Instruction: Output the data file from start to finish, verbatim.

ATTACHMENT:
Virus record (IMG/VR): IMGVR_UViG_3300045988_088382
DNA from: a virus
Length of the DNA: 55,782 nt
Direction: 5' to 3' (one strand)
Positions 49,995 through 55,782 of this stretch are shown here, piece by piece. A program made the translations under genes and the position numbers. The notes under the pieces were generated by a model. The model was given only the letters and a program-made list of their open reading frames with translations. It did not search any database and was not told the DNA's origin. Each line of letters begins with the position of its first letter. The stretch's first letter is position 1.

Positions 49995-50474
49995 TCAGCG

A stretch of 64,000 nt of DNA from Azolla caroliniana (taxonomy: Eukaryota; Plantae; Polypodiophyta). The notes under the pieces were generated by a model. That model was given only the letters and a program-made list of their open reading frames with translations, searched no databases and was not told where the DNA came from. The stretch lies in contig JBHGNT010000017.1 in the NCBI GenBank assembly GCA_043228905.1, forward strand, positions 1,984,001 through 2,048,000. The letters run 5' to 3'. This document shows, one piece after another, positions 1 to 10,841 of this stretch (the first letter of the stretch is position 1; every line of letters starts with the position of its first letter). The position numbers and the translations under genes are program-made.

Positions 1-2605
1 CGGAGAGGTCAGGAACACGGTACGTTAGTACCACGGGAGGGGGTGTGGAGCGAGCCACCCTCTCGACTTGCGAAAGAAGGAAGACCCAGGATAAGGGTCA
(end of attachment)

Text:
Virus record (IMG/VR): IMGVR_UViG_3300045988_088382
DNA from: a virus
Length of the DNA: 55,782 nt
Direction: 5' to 3' (one strand)
Positions 49,995 through 55,782 of this stretch are shown here, piece by piece. A program made the translations under genes and the position numbers. The notes under the pieces were generated by a model. The model was given only the letters and a program-made list of their open reading frames with translations. It did not search any database and was not told the DNA's origin. Each line of letters begins with the position of its first letter. The stretch's first letter is position 1.

Positions 49995-50474
49995 TCAGCG

A stretch of 64,000 nt of DNA from Azolla caroliniana (taxonomy: Eukaryota; Plantae; Polypodiophyta). The notes under the pieces were generated by a model. That model was given only the letters and a program-made list of their open reading frames with translations, searched no databases and was not told where the DNA came from. The stretch lies in contig JBHGNT010000017.1 in the NCBI GenBank assembly GCA_043228905.1, forward strand, positions 1,984,001 through 2,048,000. The letters run 5' to 3'. This document shows, one piece after another, positions 1 to 10,841 of this stretch (the first letter of the stretch is position 1; every line of letters starts with the position of its first letter). The position numbers and the translations under genes are program-made.

Positions 1-2605
1 CGGAGAGGTCAGGAACACGGTACGTTAGTACCACGGGAGGGGGTGTGGAGCGAGCCACCCTCTCGACTTGCGAAAGAAGGAAGACCCAGGATAAGGGTCA